World-renowned evangelist, author, and speaker Guy Kawasaki was a guest on the radio show “Coast to Coast AM” during the December 20 to December 21, 2008 broadcast. He was promoting his book “Reality Check” and to discuss idea creation.
During the segment Guy shared a multitude of insights and anecdotes with host Ian Punnett, including a humorous obsession with the Mayan prediction of the 2012 opening of the Stargate! It was certainly one of the more entertaining broadcasts I’ve heard. Some of his comments that connected with me include the following:
- “The better product doesn’t necessarily win.”
- “Great ideas happen when people ask a very simple question: ‘Wouldn’t it be neat if?'”
- “Many people ask the question ‘Wouldn’t it be neat if?’ but not that many try it.”
- “My lesson on life is you ask this question ‘Wouldn’t it be neat if?’ and then, if you have the courage to quit your job, drop out, do whatever it is, try it — that’s what it takes.”
- “At the beginning of my career I used to think that the idea is the key, and once you get a good idea, implementation is easy. Now, I’m at the end of my career and I believe the exactly the opposite: I think good ideas are easy and implementation is hard.”
- “In my career I’ve noticed [for] the people who are successful as venture capitalists and successful as entrepreneurs one of the greatest correlating factors is luck.”
- “At some point little slips of fate help you.”
- “I’d like to believe that [you can make your own luck], but some people are [just] lucky.”
- “The majority of companies that were successful started off with a completely different market, a completely different model.”
- “Entrepreneurship is all about thrashing: you just thrash , thrash and thrash — and sometimes you hit it.”
- “If someone calls themselves a visionary, they’re probably a clown.”
- “I can’t invent the future. Most people in Silicon Valley are delusional that way: they think they can invent the future.”
- “The future happens by accident, by the law of big numbers, by an infinite number of monkeys pounding on keyboards and one of them is going to hit Beethoven’s Fifth.”
- “The [dot-com boom] was a big biological explosion of all different forms of life: some forms of life (like Webvan) died, some forms of life (like Amazon) survived and thrived. It’s only looking backwards that you can say Amazon was smart, Webvan was stupid.”
- “The way venture capital works: you make 20 bets, one or two are successful [and] you say ‘Oh, I knew that team was good. I knew that technology was good. I knew that market was good. I knew that business model was good. That’s why I invested in that company.’ If somebody asks you about the other 18 bets that you made that all were losers you say ‘I didn’t vote for those deals, my partners voted for those deals.'”
- “Wall Street and the press always like a good story, and a good story always is extreme. Either you’re kicking butt, or you’re dying. There’s nothing in the middle, because being in the middle: that’s not news.”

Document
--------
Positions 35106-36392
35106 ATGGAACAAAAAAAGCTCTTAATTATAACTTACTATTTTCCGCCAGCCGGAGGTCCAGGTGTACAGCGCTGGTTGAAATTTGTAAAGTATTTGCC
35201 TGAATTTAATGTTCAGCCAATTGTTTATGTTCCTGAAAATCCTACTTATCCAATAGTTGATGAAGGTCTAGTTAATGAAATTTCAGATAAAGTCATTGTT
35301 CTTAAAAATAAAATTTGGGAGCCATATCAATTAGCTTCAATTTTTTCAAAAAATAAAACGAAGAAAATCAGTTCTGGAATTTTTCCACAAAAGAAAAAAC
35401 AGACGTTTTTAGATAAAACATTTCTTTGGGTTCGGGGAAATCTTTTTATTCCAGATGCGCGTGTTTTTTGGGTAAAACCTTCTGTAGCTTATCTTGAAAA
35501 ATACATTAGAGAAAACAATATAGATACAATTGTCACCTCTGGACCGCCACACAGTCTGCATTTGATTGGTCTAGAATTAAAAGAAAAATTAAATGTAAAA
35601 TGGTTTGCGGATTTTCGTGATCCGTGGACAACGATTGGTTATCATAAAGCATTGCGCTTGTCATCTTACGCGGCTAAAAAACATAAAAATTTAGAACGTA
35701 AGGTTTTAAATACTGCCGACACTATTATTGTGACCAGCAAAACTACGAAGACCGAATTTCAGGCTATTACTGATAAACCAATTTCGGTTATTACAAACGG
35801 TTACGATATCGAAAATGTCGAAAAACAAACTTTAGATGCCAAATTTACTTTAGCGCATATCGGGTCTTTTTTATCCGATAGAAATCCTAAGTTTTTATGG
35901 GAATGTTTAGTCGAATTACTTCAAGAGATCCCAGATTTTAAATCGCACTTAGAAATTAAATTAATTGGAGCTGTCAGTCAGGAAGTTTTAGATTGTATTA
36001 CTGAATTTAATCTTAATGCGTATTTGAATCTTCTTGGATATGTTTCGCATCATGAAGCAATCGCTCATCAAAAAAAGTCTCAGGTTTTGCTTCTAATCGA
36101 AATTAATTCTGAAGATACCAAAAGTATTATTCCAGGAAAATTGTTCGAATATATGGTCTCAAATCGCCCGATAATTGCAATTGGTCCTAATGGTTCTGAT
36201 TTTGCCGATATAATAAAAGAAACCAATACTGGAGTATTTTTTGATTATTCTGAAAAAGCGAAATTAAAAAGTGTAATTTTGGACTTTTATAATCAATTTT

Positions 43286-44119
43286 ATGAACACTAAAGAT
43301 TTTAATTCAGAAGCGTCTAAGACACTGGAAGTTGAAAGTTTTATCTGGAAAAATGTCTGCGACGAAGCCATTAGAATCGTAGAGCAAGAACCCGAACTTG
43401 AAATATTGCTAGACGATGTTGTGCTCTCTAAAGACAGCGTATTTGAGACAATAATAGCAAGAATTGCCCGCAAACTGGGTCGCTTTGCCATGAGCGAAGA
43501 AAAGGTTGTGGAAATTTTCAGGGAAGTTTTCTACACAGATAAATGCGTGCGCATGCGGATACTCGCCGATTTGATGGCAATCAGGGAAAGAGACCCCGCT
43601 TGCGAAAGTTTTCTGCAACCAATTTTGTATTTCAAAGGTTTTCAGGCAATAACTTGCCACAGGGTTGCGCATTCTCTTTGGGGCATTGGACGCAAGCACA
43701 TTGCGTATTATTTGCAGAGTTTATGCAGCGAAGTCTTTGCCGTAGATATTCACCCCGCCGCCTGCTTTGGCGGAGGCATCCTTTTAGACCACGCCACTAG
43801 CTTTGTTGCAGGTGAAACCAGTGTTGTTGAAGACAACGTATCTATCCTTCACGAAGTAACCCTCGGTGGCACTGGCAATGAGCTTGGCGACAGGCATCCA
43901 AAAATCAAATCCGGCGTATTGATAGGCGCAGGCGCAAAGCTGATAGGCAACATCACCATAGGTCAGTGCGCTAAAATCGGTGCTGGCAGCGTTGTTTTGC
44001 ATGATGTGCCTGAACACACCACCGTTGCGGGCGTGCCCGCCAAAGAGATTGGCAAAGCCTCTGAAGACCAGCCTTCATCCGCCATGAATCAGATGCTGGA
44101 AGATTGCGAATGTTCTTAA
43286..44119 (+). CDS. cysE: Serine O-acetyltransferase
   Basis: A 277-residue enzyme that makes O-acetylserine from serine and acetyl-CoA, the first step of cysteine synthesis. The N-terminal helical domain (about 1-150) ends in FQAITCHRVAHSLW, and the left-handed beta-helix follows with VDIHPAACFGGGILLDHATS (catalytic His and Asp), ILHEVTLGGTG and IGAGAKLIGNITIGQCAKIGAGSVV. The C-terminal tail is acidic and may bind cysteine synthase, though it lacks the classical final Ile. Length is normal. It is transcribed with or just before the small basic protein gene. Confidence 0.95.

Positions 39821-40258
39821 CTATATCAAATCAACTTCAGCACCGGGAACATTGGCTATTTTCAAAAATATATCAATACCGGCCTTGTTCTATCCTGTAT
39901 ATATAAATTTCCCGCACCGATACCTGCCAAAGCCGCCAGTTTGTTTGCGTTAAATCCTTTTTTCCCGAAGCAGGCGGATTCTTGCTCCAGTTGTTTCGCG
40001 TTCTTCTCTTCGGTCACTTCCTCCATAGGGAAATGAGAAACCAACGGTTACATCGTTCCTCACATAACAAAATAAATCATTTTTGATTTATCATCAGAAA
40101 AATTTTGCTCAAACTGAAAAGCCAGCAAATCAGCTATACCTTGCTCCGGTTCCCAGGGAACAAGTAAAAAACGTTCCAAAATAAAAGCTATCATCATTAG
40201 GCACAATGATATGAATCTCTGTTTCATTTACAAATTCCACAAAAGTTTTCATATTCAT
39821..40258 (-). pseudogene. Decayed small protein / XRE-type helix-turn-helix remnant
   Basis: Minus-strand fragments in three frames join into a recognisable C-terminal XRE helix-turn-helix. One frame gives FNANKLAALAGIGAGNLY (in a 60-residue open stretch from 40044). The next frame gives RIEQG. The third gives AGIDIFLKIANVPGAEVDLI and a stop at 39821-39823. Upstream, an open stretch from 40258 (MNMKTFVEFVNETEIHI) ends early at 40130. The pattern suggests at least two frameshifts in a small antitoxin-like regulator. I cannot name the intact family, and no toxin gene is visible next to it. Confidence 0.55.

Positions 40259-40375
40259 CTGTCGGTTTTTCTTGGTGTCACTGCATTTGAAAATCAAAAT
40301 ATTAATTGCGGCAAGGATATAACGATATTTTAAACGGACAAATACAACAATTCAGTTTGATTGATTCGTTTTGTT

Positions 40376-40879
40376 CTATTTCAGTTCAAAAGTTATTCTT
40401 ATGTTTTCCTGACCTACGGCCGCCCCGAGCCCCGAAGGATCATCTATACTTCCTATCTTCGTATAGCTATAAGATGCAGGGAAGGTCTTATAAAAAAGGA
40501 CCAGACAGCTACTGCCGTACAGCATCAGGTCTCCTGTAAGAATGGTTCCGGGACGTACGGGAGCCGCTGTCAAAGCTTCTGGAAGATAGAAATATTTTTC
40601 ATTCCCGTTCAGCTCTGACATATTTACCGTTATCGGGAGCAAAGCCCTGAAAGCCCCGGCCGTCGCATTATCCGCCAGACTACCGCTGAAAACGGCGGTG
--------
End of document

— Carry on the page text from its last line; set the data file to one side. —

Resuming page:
While listening to Guy being interviewed I was following his real-time updates and interactions with followers on Twitter. He then invited his Twitter followers to suggest silly things for him to say on air; I dared him to say “cheeky monkey”:
I have often wondered why some ideas catch fire and others don’t — especially when a superior idea fails commercially. I was especially intrigued by his comments about luck.
- “You could be lucky and still screw up. You have to be lucky and then work hard. There’s ways to increase your luck. One way is just to work so damn hard. It’s all about implementation.”
- “At the moment you are lucky you don’t really know it.”
- “I’d rather be lucky than smart.
Specifically, the quote below about successful individuals not accounting for luck as a component to their success struck a chord.
- “If you are an entrepreneur or a venture capitalist and you are lucky, and you make this enormous success, retroactively you never attribute it to luck. You say you were smart, you worked hard, you had a brilliant insight, you were a visionary. Nobody stands up and says ‘I am successful because of luck.'”
It was that comment that inspired an epiphany about further exploring the idea through research that would result in a book. I shared my idea on Twitter:
Although the idea was still crystallizing in my mind, I joked the book could be called the “Guy Luck Club” (as spoof of the “Joy Luck Club” book). I considered creating a blog specifically about this topic; my idea was to use it as a conduit through which I could communicate and refine my raw thoughts while giving the book marketing exposure.
Incidentally, David Meerman Scott did just that when writing his book “The New Rules of Marketing and PR.” I actually received a direct message from Mr. Scott on Twitter (@dmscott) in which he encouraged me to write the book first as a blog (without any pretense for organization) and approach publishers in a year. Great advice — especially since it was the path he took to get his book published!
I imagine it could be most effective to test Guy’s theory, by first identifying ten CEO’s of a startup (that is not a spin off of an established company). I would take a standardized inventory of each CEO, paying particular attention to their thoughts about luck. I will reconnect with them at regular intervals: 1, 3, and 5 years (enough time for the business to have succeeded or failed). I will re-asses their thoughts on luck and see if their views have changed when asked the same question over time.
In thinking about the past 14 hours since this experience began, I couldn’t have scripted a better example of the power of social media; I am energized about writing this book! Thank you to everyone who shared their enthusiasm and encouragement. Maybe I can convince Guy Kawasaki to write the forward for my book? Holy Kaw!
Until then, I will sign off saying “Go Luck Yourself!”